If the network ID is unique to the TCP/IP network and the host ID is unique to the network ID, then the entire IPv4 unicast address consisting of the network ID and host ID is unique to the entire TCP/IP network.

IPv4 multicast addresses are used for single-packet, one-to-many delivery. On an IPv4 multicast-enabled intranet, an IPv4 packet addressed to an IPv4 multicast address is forwarded by routers to the subnets on which there are hosts listening to the traffic sent to the IPv4 multicast address. IPv4 multicast provides an efficient one-to-many delivery service for many types of communication.

IPv4 multicast addresses are defined by the class D Internet address class: 224.0.0.0/4. IPv4 multicast addresses range from 224.0.0.0 through 239.255.255.255. IPv4 multicast addresses for the 224.0.0.0/24 address prefix (224.0.0.0 through 224.0.0.255) are reserved for local subnet multicast traffic.

IPv4 uses a set of broadcast addresses to provide a one-to-everyone-on-the-subnet delivery service. Packets sent to IPv4 broadcast addresses are processed by all the interfaces on the subnet. The following are the different types of IPv4 broadcast addresses:

  • Network broadcast. Formed by setting all the host bits to 1 for a classful address prefix. An example of a network broadcast address for the classful network ID 131.107.0.0/16 is 131.107.255.255. Network broadcasts are used to send packets to all interfaces of a classful network. IPv4 routers do not forward network broadcast packets.

  • Subnet broadcast. Formed by setting all the host bits to 1 for a classless address prefix. An example of a network broadcast address for the classless network ID 131.107.26.0/24 is 131.107.26.255. Subnet broadcasts are used to send packets to all hosts of a classless network. IPv4 routers do not forward subnet broadcast packets. For a classful address prefix, there is no subnet broadcast address, only a network broadcast address. For a classless address prefix, there is no network broadcast address, only a subnet broadcast address.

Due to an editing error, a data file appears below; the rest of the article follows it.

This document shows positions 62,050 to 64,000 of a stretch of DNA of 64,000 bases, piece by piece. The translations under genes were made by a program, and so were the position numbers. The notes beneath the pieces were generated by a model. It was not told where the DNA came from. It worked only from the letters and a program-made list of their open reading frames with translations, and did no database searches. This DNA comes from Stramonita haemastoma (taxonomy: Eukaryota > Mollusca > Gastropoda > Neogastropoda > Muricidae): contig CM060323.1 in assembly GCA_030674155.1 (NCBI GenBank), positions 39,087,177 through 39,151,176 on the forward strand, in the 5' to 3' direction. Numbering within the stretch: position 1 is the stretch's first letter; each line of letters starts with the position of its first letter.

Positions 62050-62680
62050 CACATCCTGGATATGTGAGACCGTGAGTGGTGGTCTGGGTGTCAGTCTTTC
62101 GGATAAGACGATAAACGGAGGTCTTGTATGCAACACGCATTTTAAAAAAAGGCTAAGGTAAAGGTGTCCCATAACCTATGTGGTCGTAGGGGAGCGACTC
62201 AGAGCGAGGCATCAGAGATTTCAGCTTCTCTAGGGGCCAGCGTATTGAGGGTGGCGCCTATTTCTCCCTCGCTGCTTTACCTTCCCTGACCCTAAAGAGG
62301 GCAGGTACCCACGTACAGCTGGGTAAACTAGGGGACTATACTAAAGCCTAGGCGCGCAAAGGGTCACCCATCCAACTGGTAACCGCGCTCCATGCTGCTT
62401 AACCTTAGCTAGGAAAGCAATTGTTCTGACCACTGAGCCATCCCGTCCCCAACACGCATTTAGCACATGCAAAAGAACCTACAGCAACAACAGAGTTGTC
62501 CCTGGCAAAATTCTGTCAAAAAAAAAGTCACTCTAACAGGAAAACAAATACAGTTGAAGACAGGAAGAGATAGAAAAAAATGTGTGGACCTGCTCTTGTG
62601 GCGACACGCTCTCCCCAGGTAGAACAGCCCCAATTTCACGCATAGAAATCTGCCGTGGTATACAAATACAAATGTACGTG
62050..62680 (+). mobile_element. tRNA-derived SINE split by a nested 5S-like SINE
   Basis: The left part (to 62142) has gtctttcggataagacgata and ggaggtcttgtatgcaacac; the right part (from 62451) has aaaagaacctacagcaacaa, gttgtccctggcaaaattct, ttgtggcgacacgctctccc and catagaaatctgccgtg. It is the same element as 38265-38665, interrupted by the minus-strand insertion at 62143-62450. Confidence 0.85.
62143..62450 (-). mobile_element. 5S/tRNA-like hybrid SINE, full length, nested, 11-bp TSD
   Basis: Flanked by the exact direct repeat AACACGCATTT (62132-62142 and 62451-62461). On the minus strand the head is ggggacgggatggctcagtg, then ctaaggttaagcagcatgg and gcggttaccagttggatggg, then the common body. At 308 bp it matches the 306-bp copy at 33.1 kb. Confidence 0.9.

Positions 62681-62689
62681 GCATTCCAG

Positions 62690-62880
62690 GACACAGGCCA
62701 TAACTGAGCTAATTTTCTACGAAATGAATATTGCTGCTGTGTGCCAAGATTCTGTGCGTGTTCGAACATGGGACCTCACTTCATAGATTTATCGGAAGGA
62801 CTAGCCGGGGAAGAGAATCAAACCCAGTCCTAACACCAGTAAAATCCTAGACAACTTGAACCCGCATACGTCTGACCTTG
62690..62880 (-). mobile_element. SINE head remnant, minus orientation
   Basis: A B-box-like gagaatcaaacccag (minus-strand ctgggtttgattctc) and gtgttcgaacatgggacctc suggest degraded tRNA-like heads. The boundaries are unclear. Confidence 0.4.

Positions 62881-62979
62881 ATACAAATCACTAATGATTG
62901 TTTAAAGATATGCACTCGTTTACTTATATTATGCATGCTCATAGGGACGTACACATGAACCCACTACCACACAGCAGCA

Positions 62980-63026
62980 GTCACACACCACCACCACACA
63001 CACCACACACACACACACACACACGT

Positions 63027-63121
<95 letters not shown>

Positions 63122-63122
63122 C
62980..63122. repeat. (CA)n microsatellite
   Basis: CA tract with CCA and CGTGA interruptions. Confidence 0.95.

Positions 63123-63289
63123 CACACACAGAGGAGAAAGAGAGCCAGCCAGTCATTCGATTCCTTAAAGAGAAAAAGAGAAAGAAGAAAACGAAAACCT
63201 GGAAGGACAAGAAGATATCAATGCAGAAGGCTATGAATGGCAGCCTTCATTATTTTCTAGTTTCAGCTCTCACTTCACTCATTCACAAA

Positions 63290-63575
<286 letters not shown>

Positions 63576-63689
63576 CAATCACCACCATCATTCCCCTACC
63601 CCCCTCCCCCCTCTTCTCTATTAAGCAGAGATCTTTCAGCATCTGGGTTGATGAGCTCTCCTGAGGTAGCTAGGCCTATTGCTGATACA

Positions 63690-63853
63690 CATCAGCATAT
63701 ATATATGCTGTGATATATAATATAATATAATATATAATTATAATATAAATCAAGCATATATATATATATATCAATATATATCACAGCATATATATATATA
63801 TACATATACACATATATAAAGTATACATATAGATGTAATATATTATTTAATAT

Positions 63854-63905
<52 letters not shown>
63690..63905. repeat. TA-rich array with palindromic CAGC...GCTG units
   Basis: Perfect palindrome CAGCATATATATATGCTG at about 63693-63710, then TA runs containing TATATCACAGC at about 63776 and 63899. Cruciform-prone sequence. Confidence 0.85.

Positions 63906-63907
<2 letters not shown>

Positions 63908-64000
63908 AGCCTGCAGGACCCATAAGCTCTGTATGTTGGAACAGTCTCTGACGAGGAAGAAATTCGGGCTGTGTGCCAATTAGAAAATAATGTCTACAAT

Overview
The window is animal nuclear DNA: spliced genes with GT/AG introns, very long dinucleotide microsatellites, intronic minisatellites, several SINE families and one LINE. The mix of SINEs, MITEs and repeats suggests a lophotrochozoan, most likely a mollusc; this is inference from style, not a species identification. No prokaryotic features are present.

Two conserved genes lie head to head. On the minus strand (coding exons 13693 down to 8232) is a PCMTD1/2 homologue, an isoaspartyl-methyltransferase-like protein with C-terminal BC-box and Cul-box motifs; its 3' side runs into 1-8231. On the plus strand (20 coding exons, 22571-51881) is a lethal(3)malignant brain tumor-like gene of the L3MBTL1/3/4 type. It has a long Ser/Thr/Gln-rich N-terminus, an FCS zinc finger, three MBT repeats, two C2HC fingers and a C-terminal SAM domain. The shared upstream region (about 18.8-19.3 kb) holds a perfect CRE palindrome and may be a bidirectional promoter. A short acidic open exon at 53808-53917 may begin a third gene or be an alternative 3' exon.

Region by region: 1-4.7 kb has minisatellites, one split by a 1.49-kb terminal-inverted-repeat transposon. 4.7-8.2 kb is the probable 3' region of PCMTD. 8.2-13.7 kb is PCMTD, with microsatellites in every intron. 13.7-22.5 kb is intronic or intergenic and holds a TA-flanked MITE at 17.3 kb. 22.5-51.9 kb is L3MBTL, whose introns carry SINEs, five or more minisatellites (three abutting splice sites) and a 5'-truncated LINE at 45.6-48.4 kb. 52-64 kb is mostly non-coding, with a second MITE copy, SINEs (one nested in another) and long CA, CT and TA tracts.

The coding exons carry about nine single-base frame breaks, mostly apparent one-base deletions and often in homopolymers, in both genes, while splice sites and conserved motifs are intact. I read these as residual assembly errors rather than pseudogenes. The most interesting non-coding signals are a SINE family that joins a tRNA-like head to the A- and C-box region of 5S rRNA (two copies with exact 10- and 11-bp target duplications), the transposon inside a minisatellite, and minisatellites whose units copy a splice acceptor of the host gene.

• All-subnets-directed broadcast. Formed by setting all the original classful network ID host bits to 1 for a classless address prefix. A packet addressed to the all-subnets-directed broadcast was defined to reach all hosts on all of the subnets of a subnetted class-based network ID. An example of an all-subnets-directed broadcast address for the subnetted network ID 131.107.26.0/24 is 131.107.255.255. The all-subnets-directed broadcast is the network broadcast address of the original classful network ID. IPv4 routers can forward all-subnets-directed broadcast packets, but the use of the all-subnets-directed broadcast address is deprecated in RFC 1812.

  • Limited broadcast. Formed by setting all 32 bits of the IPv4 address to 1 (255.255.255.255). The limited broadcast address is used for one-to-everyone delivery on the local subnet when the local network ID is unknown. IPv4 nodes typically only use the limited broadcast address during an automated configuration process such as Bootstrap Protocol (BOOTP) or DHCP. For example, with DHCP, a DHCP client must use the limited broadcast address for all traffic sent until the DHCP server acknowledges the use of the offered IPv4 address configuration. IPv4 routers do not forward limited broadcast packets.